IN THIS ISSUE:
· Hopes for a New Year
· Prevention - A Top Priority
· Deceptive Anti-Choice Bill Fails in House
· Moral Issues Shift in Last Election
· Minnesota RCRC Gains New Partner
From Rev. Carlton Veazey, RCRC President and CEO:
At this season of light and peace, all of us at the Religious Coalition for Reproductive Choice thank you for working with us in the struggle for justice. Your moral and financial support and your thoughts and prayers give us strength as we move forward to realize our hopes for women's lives and strong families.
So much has been accomplished with your support. We have expanded successful programs with African American and Latino churches, Clergy for Choice, Seminarians for Choice, and students and young adults. We launched our new curriculum in Pastoral Care and Reproductive Loss. We have begun our "Faith and Action" program with Ohio and Minnesota congregations and we started our first Clergy Leadership Institute for Reproductive Justice. Our Call to Justice campaign mobilized to make emergency contraception available in pharmacies and uphold abortion rights for the women of South Dakota.
As the year ends, join me in reflecting on our many blessings. We know the New Year will bring new challenges, but together we will become an even stronger voice of hope in a struggling world. May you and your loved ones have a happy, healthy, and blessed holiday! Thank you for keeping the faith for choice!
Prevention - A Top Priority
One of the top priorities of many RCRC groups and supporters for the new Congress is legislation to prevent unintended pregnancy and create a comprehensive, medically accurate sexuality education program for use in schools across the country. Although pro-choice lawmakers are in the minority in both the House and Senate, the pro-choice and pro- family planning leadership have given every indication that they will promote commonsense, common ground legislation in these issue areas. Religious groups in the Coalition have supported Prevention First legislation to increase funding for family planning and emergency contraception and insurance coverage for contraception since it was introduced in 2004 and will continue to do so. Religious groups are also solidly behind medically accurate, comprehensive sexuality education. Considering the high rate of unintended pregnancy and especially unintended teen pregnancy, Americans should demand that both pro-choice and anti-choice members of Congress support these measures.
To read more about "Prevention First," PLEASE CLICK HERE.
Deceptive Anti-Choice Bill Fails in House
In a last-minute effort to pass anti-choice legislation, the lame-duck House of Representatives fast-tracked the "Unborn Child Pain Awareness Act" bill in the final hours of the 109th Congress. Because of the expedited procedure, the bill's sponsors needed - yet failed to receive - a two-thirds majority to pass the bill. The final vote was 250 in favor (210 Republicans, 40 Democrats) and 162 against (9 Republicans, 152 Democrats and 1 independent), with 20 members not voting.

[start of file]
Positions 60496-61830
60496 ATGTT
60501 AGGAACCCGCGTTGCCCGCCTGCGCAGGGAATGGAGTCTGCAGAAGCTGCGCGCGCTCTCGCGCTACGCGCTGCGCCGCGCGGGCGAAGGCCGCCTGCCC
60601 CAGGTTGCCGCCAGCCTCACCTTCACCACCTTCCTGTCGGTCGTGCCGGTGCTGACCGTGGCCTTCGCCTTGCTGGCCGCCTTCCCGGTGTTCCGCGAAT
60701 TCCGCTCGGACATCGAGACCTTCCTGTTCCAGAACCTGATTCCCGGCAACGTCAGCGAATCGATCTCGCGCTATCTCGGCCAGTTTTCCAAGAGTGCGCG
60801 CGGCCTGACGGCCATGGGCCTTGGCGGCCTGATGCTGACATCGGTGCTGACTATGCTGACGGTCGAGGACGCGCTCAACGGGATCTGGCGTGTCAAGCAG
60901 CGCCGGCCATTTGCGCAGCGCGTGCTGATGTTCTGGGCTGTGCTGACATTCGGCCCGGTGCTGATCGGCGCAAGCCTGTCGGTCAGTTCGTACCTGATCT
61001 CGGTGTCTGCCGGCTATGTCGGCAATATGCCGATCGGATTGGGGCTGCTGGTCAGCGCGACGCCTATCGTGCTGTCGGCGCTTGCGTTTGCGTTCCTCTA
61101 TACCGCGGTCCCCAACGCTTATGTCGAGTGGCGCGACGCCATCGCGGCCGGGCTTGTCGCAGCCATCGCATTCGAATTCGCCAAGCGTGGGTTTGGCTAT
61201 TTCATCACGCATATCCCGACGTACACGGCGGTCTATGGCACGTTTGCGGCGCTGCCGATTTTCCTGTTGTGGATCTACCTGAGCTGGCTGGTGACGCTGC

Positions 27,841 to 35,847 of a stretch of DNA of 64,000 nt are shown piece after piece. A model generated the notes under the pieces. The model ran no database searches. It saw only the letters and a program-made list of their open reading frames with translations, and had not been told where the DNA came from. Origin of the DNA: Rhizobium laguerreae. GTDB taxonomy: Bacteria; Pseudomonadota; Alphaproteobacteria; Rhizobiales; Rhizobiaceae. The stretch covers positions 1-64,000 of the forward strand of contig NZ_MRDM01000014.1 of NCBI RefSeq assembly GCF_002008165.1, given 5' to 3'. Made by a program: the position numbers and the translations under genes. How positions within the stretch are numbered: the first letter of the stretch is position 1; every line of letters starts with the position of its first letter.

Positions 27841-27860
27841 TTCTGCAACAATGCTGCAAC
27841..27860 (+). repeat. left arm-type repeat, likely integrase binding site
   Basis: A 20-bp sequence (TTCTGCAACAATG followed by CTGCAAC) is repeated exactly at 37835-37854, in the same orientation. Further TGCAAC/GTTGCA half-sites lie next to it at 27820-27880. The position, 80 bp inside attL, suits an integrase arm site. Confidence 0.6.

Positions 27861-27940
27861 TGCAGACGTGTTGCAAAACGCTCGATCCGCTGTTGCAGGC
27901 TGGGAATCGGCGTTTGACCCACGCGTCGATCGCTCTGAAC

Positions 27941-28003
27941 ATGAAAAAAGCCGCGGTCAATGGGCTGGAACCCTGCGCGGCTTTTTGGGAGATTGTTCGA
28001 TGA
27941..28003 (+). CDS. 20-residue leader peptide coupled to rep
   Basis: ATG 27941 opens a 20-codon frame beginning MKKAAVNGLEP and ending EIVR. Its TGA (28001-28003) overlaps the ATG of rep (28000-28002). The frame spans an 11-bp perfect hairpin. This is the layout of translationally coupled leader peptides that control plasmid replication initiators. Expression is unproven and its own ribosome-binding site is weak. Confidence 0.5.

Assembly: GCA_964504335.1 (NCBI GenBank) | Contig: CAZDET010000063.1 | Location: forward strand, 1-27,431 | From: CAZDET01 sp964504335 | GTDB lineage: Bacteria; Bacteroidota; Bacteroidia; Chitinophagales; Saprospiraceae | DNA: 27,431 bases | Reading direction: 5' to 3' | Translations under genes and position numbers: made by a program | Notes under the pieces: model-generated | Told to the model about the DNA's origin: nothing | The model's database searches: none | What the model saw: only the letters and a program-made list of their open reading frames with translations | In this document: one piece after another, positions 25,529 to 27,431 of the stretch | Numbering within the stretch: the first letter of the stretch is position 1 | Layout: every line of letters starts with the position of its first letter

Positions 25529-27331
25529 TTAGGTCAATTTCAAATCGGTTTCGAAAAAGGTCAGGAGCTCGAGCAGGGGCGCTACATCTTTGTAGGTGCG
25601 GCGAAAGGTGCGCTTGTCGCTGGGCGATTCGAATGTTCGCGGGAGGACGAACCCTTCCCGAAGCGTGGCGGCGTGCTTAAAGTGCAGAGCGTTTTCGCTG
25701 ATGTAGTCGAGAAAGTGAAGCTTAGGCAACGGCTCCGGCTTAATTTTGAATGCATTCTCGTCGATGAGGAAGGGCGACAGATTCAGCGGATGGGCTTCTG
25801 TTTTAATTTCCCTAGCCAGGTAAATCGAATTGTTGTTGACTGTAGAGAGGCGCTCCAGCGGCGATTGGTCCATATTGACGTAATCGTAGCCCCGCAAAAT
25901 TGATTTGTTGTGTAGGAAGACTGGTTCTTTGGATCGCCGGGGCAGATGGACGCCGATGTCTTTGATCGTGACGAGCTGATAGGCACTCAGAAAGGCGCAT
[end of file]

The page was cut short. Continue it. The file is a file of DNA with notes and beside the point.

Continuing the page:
The bill would have forced physicians to give women seeking an abortion at 20 weeks or more an inflammatory, unfactual brochure written by anti- abortion legislators, not physicians, and offer them anesthesia for their fetus. RCRC viewed the legislation as a thinly disguised attempt to intimidate women and as inappropriate interference by Congress in private medical decisions. RCRC thanks Congresswoman Lois Capps, Congressman Henry Waxman and Congressman Frank Pallone for leading opposition to this bill. It was a difficult issue for many Members, who are concerned about the possibility that a fetus might feel pain in an abortion but also concerned about the coercive and deceptive nature of the script and the bill itself.
To see how your Representative voted, PLEASE CLICK HERE.
Moral Issues Shift in Last Election
An exit poll about the religious vote reveals more interesting information to dispel inaccurate notions about "moral values." The poll, by Zogby International for two progressive faith-based groups, Faith in Public Life and Catholics in Alliance for the Common Ground, showed that moral concerns about poverty and the war in Iraq drove the religious vote more than abortion and same-sex marriage. The results signal a shift among religious voters from hot-button issues to broader concerns such as economic justice and integrity in government, according to Religion News Service. More than 45% of those polled said the war in Iraq was the moral issue that most influenced their vote, an increase of four percentage points. As a voting issue, abortion declined by five points, with just under 8% citing it as a motivating factor. The drop on abortion was most significant among Protestants, down 10 points to 14.4%.
Minnesota RCRC Gains New Partner
The United Methodist Church's top court, the 9- member Judicial Council, has ruled that the Minnesota Conference can officially join the Minnesota Religious Coalition for Reproductive Choice even if there is some disagreement over positions. RCRC is pleased to welcome another UMC partner. Our position is, as it has been for 33 years, that member groups agree that reproductive choice should be legal and that reproductive choice is an element of religious freedom. Other than that, member groups hold many different views on abortion.
To learn more about RCRC affiliates, PLEASE CLICK HERE.
Keep the Faith for Choice!
Clergy for Choice
Spiritual Youth for Reproductive Freedom
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